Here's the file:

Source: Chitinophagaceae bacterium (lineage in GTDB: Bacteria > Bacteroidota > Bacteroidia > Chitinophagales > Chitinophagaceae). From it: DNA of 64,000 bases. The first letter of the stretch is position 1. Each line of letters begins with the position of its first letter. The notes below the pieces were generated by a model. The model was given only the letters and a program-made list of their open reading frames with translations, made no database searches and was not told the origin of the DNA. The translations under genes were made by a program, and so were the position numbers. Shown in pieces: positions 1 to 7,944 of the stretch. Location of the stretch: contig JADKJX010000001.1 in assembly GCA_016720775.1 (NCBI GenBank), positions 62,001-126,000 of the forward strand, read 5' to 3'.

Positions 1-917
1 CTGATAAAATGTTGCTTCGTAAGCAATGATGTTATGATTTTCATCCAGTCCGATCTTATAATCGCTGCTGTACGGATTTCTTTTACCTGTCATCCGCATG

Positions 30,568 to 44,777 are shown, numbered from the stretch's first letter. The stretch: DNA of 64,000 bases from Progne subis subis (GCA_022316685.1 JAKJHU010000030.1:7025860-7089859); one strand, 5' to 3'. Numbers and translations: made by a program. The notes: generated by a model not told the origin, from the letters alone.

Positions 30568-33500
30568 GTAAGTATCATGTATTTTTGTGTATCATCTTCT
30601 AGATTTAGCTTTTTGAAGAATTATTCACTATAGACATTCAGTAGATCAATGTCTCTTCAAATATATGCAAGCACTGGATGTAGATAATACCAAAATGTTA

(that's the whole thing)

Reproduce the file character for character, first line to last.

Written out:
Source: Chitinophagaceae bacterium (lineage in GTDB: Bacteria > Bacteroidota > Bacteroidia > Chitinophagales > Chitinophagaceae). From it: DNA of 64,000 bases. The first letter of the stretch is position 1. Each line of letters begins with the position of its first letter. The notes below the pieces were generated by a model. The model was given only the letters and a program-made list of their open reading frames with translations, made no database searches and was not told the origin of the DNA. The translations under genes were made by a program, and so were the position numbers. Shown in pieces: positions 1 to 7,944 of the stretch. Location of the stretch: contig JADKJX010000001.1 in assembly GCA_016720775.1 (NCBI GenBank), positions 62,001-126,000 of the forward strand, read 5' to 3'.

Positions 1-917
1 CTGATAAAATGTTGCTTCGTAAGCAATGATGTTATGATTTTCATCCAGTCCGATCTTATAATCGCTGCTGTACGGATTTCTTTTACCTGTCATCCGCATG

Positions 30,568 to 44,777 are shown, numbered from the stretch's first letter. The stretch: DNA of 64,000 bases from Progne subis subis (GCA_022316685.1 JAKJHU010000030.1:7025860-7089859); one strand, 5' to 3'. Numbers and translations: made by a program. The notes: generated by a model not told the origin, from the letters alone.

Positions 30568-33500
30568 GTAAGTATCATGTATTTTTGTGTATCATCTTCT
30601 AGATTTAGCTTTTTGAAGAATTATTCACTATAGACATTCAGTAGATCAATGTCTCTTCAAATATATGCAAGCACTGGATGTAGATAATACCAAAATGTTA